Holy PR! Yep. I went and spoiled this post with the first sentence. No build up here.
After the 50k, I wasn’t quite sure how to transition into speed work for the Bolder Boulder. I only had three weeks to prepare. At least that’s what I had in my head. In reality, I had really been preparing since January…
A few days after the race, I IG’d Ryan Knapp and asked for advice. He suggested a full week off, followed by some short speed/interval training. Sounded manageable to me. And since I didn’t want to risk injury by switching distances so drastically, I made sure to keep my weekly mileage relatively low. I threw in a couple of tempo runs and mile repeat workouts and before I knew it, the Bolder Boulder was was here.
I was up early on Memorial Day, pre-race routines, blah, blah, blah. I made it into Boulder for packet pick-up around 6:15. My AB wave would begin at 7:02ish. Warm-up, bathroom, friends, etc.
Startline. My goal? To PR, of course! I think 90% of the time that’s always my goal; whether it’s realistic or not. I knew that for this race, I needed to stay sub-7 minute miles to do just that. Like many runners, I figured I would take the first mile to see how I felt and go from there. I truly had no idea what my body would allow given the past few months.
Mile one. 6:46. Okay, the first mile of this race is always fast. I don’t care if they changed the course a few years ago. It’s the hype and the masses and the sheer excitement of starting the race with a bugle horn for every. single. wave. But the pace had me a little nervous. I was running 6:45 mile repeats the previous week and it felt tough. This did not. So I wondered how I would feel in a few miles and if I could really maintain it.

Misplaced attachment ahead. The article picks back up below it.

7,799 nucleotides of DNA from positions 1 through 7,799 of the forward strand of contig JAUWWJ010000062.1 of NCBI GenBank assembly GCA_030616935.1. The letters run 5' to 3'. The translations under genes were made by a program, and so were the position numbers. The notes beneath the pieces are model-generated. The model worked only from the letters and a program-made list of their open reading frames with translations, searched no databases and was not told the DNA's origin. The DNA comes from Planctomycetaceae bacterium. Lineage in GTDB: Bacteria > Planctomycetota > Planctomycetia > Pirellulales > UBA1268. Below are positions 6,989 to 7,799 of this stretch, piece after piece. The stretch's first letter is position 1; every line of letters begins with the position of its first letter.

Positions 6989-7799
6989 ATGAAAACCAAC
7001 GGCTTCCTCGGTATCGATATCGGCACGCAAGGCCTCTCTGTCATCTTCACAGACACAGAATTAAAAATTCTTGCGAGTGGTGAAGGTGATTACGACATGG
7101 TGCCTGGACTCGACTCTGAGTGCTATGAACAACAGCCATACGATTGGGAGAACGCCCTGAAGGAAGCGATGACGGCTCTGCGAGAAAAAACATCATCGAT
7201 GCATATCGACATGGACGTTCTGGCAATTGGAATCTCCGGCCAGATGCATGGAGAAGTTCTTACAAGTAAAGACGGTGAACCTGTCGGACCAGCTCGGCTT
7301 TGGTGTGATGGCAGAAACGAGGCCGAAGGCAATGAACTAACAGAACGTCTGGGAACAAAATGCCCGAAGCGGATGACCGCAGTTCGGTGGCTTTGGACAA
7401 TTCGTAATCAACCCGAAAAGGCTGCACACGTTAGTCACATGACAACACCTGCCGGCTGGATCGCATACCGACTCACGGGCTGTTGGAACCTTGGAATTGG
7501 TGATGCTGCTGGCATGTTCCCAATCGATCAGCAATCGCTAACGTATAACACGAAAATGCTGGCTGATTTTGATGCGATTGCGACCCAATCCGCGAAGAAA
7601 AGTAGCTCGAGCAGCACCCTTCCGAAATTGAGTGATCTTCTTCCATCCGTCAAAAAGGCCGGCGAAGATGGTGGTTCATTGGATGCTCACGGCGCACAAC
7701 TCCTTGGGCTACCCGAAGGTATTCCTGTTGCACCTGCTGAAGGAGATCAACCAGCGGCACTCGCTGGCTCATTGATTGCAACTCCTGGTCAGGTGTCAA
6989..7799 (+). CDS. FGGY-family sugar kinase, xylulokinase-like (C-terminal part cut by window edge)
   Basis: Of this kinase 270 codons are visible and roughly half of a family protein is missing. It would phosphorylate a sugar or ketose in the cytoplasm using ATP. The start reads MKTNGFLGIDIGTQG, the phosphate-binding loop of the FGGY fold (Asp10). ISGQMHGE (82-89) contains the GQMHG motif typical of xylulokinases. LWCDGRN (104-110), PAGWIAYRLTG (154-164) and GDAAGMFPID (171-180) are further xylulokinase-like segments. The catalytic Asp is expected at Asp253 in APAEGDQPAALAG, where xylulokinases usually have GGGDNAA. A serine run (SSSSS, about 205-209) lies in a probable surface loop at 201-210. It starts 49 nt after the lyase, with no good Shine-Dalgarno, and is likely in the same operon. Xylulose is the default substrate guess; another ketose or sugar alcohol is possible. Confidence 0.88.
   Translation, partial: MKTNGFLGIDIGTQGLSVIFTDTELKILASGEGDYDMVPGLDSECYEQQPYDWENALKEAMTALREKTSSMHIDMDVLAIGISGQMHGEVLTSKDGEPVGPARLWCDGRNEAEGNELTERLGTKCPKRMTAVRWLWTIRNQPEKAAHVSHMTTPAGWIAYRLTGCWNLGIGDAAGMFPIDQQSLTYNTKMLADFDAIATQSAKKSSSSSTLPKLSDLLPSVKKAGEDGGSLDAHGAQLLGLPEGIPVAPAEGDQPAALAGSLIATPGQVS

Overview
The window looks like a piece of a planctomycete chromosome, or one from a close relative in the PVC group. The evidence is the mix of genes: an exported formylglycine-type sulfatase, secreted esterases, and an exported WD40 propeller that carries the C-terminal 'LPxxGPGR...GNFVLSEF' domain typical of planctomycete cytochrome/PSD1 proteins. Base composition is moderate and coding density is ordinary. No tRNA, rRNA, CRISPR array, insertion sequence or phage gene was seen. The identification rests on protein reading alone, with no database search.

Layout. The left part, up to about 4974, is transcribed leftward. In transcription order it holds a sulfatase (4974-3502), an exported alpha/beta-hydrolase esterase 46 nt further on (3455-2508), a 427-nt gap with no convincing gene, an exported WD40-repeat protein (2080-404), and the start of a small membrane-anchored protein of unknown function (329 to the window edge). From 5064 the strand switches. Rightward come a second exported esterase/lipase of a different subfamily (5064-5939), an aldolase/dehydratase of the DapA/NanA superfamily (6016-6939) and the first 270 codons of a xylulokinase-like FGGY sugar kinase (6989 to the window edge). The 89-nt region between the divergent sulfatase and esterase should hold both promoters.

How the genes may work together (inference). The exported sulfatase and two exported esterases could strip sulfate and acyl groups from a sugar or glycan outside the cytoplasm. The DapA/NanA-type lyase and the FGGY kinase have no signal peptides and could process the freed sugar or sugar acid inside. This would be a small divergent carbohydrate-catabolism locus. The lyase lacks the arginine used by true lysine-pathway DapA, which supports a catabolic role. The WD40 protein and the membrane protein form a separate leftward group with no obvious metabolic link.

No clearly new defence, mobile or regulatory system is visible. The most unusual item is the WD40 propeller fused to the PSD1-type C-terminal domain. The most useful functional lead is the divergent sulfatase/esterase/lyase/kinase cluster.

Mile two. 6:50. I guess this is maintaining. Granted, the hills are coming, the hills are coming! I take in all the course entertainment, the foot pounding, and heavy breathing around me. Running with 50,000 people is entertaining in and of itself.
Mile three. 6:57. That one hill. It’s fine really, as long as I stay sub-7. I’m thinking it’s getting pretty hot at this point. The sweat pooling on my forehead is probably a decent indicator.
Mile four. 6:53. That other hill. At the top, there is a sign, indicating it’s the highest point in the race. This certainly isn’t a flat road race. But after you crest Casey Hill, it’s mostly downhill from here. These last couple of miles are my favorite anyway.
Mile five. 6:45. Hey, downhill! Turns out, I am feeling okay with this pace at the end of the race. Running through downtown Boulder, directly into the sun, in the early morning hours, is the best part of the race. I don’t know if it’s because I’m so close to the finish. Or because it’s such a difference from how I normally view downtown Boulder. Either way, I know I’ve picked up the pace a little and it feels just fine. If “fine” feels like heavy breathing with a scrunched up face and fighting back puking.
Mile six.two. 6:54. It’s the final push and a long stretch down Folsom and into the stadium for a dramatic finish. I’m certain now of my PR, but don’t know for sure how much time I’ve shaved off my 10k time, until I cross the finish line.
AG: 9th out of 599
Gender: 115th out of 23,273
Overall: 926 out of 48,741
After I cross the finish, someone asks, “Are you @theblonderuns?” It’s Jessica! I’m so thrilled to finally meet her, after following her on IG and Twitter! Not as creepy as it sounds while typing this. I promise.
Met up with Luke and Courtney.
This Bolder Boulder felt like a meet and greet! I loved every moment. And with a 1:45 minute PR, I was definitely satisfied with the day.